Hello WOW bloggers. A month has past since my last post, meaning that I have, amazingly, already passed the half-way point in my internship with Fundacion Paraguaya. I am very fortunate to say that, in this time, I have found my niche in terms of my work; that is, I have really been enjoying what I have been doing on a daily basis. After switching my area of work from the micro-finance office to a department that focuses on business education called “Educacion Emprendora”, I have been learning in ways that reinforce many of the learning goals that I outlined prior to my internship.
Within the “Educacion Emprendedora” program, I am specifically working with Junior Achievement – an international program that helps high school-aged children in groups of approximately 30 start and manage their own businesses for a year. The students work in groups referred to as the “company” to develop a product or service to offer, sell stock within the company to generate capital, purchase any necessary production equipment, develop a business plan, produce their product or service, execute public relations, and finally enter the local economy to sell. The defining characteristic of Junior Achievement is an emphasis on learning by doing; in other words, the students have the chance to put into practice the theory they have learned in the classroom. The program often an exciting experience, and students come to realize an intimate understanding of the issues executives face throughout the year by personally facing the challenges and questions that arise in various areas of the business such as marketing, production, human resources, etc.
To help guide the students in this process, each company receives a detailed program manual outlined with weekly goals as a guideline to complete, attends a day-long business organization session, and can access support from me and my co-workers whenever they have questions.
One of the aspects I have enjoyed most about my work is my ability to travel. On a typical day I will travel to a high school which can be located in or outside of the city of Asuncion. As one of my learning goals was to experience Paraguayan culture, these trips outside the city allow me to compare elements between urban and rural life. Even seemingly mundane elements such as riding the public transit open my view to larger cultural ideas.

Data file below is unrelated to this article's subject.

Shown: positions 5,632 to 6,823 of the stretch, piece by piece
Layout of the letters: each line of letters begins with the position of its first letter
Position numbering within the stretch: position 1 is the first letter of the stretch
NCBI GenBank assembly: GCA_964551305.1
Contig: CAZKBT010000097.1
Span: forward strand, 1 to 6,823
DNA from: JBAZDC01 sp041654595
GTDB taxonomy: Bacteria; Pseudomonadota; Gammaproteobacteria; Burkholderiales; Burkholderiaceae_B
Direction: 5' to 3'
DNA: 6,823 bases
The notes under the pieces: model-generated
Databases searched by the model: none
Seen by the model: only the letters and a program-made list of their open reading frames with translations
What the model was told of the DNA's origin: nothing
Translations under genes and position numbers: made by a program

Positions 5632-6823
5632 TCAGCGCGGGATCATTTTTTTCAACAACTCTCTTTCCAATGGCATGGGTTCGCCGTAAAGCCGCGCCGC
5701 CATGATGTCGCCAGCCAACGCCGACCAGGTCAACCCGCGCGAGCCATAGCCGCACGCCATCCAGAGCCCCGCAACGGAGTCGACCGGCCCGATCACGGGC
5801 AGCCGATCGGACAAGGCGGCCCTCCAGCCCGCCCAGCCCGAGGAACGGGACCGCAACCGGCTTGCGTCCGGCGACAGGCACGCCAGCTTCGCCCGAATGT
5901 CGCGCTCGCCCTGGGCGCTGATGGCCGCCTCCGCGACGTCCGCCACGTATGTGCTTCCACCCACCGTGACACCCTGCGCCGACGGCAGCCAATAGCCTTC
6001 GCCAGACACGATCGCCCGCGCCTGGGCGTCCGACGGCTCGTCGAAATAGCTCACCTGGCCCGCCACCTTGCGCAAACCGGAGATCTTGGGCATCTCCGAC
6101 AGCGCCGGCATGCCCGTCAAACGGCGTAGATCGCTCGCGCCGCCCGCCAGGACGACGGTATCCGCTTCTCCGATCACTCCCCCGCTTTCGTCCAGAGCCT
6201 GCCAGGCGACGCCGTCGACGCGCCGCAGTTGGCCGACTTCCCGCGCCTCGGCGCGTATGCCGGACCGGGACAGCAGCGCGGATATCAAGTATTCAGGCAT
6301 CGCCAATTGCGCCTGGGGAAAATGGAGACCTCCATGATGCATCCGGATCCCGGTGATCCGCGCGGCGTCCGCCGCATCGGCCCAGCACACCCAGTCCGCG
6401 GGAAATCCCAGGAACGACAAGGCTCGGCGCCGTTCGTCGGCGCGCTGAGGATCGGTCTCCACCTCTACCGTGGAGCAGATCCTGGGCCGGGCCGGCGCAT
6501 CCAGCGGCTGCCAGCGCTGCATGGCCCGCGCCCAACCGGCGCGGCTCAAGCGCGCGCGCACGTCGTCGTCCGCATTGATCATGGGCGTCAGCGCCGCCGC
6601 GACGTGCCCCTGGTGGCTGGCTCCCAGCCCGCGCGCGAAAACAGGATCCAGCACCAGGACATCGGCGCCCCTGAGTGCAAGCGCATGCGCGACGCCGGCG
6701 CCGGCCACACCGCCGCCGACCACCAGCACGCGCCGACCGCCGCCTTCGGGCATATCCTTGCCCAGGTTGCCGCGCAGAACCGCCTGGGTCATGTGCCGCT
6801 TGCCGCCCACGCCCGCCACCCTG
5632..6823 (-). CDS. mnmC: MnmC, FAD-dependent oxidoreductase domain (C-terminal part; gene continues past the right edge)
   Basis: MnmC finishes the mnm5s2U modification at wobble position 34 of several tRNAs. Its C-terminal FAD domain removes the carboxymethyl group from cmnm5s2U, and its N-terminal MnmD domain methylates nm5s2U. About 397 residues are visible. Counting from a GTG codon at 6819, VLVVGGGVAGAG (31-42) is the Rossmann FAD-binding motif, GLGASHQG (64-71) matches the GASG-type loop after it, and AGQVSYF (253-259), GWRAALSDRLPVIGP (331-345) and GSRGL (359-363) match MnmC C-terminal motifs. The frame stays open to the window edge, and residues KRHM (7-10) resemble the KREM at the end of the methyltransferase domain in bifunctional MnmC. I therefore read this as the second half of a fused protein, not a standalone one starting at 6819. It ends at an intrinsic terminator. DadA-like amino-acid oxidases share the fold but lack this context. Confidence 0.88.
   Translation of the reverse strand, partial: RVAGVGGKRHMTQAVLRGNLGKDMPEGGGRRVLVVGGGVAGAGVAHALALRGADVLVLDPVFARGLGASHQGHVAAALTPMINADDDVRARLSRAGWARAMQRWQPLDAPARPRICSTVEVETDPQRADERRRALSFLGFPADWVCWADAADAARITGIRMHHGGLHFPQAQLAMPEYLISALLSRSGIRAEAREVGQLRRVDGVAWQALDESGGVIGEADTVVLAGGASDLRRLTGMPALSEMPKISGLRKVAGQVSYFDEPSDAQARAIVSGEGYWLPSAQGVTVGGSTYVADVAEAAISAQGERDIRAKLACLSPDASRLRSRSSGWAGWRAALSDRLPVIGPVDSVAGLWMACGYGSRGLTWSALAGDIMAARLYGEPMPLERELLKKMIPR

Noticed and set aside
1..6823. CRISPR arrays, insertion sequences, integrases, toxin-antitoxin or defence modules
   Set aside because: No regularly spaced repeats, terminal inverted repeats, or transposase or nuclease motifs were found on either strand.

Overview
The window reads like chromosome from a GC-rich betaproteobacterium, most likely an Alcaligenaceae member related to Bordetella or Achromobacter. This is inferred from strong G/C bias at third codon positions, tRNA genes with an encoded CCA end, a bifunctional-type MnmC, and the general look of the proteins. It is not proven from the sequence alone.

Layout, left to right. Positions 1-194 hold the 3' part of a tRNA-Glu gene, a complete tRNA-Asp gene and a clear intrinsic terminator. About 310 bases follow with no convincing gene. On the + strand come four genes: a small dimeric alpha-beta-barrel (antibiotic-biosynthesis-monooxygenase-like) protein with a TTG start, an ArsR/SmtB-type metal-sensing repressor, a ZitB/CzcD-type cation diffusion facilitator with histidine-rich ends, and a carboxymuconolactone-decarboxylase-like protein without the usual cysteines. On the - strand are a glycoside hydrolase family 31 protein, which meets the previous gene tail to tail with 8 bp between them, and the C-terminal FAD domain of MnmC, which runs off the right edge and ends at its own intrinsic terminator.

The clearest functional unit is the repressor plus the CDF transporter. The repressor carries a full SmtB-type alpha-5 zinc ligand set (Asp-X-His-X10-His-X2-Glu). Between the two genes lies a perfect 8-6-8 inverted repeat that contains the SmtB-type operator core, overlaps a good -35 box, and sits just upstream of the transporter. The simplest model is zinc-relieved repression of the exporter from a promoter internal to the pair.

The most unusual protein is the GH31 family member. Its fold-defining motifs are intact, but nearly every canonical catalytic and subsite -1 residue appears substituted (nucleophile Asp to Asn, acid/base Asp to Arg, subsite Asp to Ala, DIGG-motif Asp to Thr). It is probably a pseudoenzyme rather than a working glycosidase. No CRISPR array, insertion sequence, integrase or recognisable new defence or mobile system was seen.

When I arrive at a school, I work with the five elected executives of the highschool’s company and help them realize a detailed business plan. Together we elaborate their company’s fixed costs, costs per unit of production, equilibrium point, sales goals based on earnings per share, and more. By the end of our exercises, the company knows exactly how many units of their goods/service it must sell per month, per week, per day, and per person to reach their goal. While the process sounds complicated, the underlying concept is fundamental in nature; the objective is that each student learns the skill of breaking down seemingly overwhelming and complex goals into smaller, achievable ones, ultimately instilling in him the confidence that he can pursue any professional or personal goal.
Working within the program has been a learning experience for me as well. First, in addition to refining the above mentioned organizational techniques, I am continuing to deepen my understanding of entrepreneurship and managing a business. Second, one of the most important growth factors for me has been gaining more experience speaking Spanish. Through speaking, listening and interacting in Spanish frequently and in new contexts my comfort and confidence in the language is growing. Third, the most rewarding element of my job is feeling as though I am making a tangible difference in these students’ lives, especially after sessions when the students leave saying “I feel that I have really learned.” I am humbled to think that I am giving them some confidence, especially in the case where some children come from difficult backgrounds.
To be learning something new everyday is a gift, and I thank the WOW committee for this opportunity. Until next time!
– Brandon Frank ’14